I no longer think it's the "best engineered" distribution. I no longer get much value out of yast. And with this news I can't exactly continue to think it has the highest probability of staying the same over time. Switching to the 6 month release cycle has already almost killed me. It means now, _most_ of my live production boxes have _no_ official repos for me to install the occasional new requirement from. Lucky me I've been maintaining my own mirror of every version I've used along the way. I haven't gotten a functional bootloader install out of the installer in years and I always have to do it myself from a shell in the installer, except in the dead simple and utterly useless case of a single-drive-desktop. The installer now installs a kernel that is broken for server use, no matter even if you select the text-only minimal system install.

But I have found tolerable ways to deal with the bootloader and kernel-default vs kernel-desktop.

And opensuse build service is AMAZING.

SuseStudio is AMAZING.

I think rpms and the obs are way easier to use than the ubuntu launchpad ppa, and I don't know if redhat/centos even has an equivaent of the obs let along susestudio. obs and kiwi are open source so one could be set up, but how much of the amazingness is the web front ends? How much of that is available to copy or easy to re-implement?

So in my case I'm not actually doing much just yet. But I AM at least thinking ahead. For my usage, I think my best bet if I were to switch would be to Centos. I should and shall invest some time evaluating Centos and maybe others from the redhat family, and perhaps one or more of the debian family. And perhaps, since I already have to do so much myself anyways, maybe for me there is really no longer very much value in a full service distribution like suse anyways and I should just move to arch or gentoo. More responsibility but more flexibility.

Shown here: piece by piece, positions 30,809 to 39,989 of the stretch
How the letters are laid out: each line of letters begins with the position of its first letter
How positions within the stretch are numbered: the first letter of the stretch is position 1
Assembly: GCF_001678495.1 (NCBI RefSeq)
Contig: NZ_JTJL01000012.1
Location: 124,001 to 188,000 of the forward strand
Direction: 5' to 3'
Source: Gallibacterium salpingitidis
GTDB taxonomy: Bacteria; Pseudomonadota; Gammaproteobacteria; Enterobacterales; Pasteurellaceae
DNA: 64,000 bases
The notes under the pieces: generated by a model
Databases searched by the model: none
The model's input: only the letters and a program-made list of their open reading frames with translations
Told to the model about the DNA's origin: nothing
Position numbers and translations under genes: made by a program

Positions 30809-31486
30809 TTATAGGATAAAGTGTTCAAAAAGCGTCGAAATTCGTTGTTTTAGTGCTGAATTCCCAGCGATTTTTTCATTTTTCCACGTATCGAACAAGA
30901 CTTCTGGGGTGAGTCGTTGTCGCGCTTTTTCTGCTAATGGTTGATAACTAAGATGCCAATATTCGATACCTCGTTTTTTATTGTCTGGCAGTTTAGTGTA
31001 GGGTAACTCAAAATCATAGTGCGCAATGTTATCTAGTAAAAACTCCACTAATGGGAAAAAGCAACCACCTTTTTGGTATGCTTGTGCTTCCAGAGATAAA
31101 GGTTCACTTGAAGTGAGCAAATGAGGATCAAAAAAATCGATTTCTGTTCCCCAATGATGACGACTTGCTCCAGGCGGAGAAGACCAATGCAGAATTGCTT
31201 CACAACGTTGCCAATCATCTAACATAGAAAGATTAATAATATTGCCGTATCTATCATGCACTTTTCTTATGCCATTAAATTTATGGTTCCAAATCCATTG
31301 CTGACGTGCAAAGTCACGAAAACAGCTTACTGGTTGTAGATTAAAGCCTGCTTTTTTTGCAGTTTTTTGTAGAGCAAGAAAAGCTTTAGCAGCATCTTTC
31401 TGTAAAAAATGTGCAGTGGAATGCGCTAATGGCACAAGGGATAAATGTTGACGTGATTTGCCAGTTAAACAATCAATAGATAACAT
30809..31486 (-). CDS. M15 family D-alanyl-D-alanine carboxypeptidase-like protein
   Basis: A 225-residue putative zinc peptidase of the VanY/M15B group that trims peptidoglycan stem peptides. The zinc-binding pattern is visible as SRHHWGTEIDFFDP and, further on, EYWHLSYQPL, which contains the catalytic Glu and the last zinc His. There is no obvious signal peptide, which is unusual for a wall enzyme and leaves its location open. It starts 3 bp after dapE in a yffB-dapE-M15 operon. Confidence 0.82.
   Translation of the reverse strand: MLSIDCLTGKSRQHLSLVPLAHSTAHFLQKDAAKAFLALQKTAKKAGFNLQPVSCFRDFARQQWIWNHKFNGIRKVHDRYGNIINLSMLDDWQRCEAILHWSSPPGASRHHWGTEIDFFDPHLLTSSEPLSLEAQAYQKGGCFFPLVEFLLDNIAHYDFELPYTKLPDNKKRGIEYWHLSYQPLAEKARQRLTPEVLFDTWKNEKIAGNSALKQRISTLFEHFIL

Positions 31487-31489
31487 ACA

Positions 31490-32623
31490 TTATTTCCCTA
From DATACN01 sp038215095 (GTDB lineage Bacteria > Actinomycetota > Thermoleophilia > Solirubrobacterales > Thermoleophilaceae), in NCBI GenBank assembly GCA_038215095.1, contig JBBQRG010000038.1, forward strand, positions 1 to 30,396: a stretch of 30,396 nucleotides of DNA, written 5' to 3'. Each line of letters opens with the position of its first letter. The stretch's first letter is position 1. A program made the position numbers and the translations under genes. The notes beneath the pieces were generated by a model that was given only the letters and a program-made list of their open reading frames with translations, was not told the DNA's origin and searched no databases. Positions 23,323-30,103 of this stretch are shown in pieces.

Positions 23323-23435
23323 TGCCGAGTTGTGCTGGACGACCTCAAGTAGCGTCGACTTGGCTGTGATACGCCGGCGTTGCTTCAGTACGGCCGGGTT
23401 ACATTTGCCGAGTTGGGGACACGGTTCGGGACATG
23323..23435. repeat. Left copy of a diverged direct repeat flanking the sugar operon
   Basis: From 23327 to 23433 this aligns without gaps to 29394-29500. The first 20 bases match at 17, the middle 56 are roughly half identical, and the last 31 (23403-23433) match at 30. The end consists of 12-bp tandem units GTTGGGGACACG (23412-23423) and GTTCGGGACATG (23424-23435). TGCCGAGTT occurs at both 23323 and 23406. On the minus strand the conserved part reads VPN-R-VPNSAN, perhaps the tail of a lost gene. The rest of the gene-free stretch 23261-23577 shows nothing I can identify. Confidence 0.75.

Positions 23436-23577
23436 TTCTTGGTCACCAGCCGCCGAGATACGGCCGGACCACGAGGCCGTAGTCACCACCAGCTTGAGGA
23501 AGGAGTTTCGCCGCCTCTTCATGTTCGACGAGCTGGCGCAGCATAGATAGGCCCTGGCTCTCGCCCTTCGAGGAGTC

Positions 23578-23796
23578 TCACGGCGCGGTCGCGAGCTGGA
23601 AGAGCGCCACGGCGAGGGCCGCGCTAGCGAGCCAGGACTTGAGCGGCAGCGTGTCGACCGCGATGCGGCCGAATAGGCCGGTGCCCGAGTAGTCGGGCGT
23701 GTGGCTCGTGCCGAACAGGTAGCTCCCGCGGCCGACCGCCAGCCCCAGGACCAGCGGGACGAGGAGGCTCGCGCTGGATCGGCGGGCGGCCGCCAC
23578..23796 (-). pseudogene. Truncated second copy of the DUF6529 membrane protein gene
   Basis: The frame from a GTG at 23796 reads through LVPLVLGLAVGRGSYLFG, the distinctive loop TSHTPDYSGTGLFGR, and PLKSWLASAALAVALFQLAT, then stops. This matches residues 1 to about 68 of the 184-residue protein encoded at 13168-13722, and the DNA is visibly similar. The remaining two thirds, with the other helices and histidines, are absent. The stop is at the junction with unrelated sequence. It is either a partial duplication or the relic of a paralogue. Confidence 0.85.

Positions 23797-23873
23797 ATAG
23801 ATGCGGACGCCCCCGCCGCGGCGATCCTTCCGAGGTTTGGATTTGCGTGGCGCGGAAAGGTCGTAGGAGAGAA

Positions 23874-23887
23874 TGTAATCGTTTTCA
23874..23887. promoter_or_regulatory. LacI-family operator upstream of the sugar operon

The point is the initial news about the sale is EXACTLY a valid reason to begin this kind of preparing, and now is EXACTLY the time to at least start this kind of thinking.

Not necessarily to do anything. You need a little more cause than that. But neither is it smart to just pretend all is well.

--
bkw

Codicil: Once upon a time I was certain SCO Unix would be with me forever and be a good solid honorable company. Then when they started the sales and re-namings and the initial suits, ah well they've been here for decades and have a zillion back office users and VARS, this junk will all blow over. There's way too much inertia to worry about those wacko sky-is-falling guys. The types of vars who ever used SCO in the first place could care _less_ about the politico-religious ideals of linux and other foss. They just want their same old same old thing to work the same old same old way and they want it to _work_ like only something that is 15 years old can possibly work. Not be forever 2 months old and forever full of more undiscovered new bugs than fixed old ones. Well, all that IS and WAS perfectly TRUE. And yet, the ones who smelled the wind and thought ahead about it and thought things like "what if SCO were no more, or were for whatever reason no longer good for me, like they stopped developing according to the original priorities or started changing the deal on me etc?" were in fact the right ones, because all of that did in fact happen.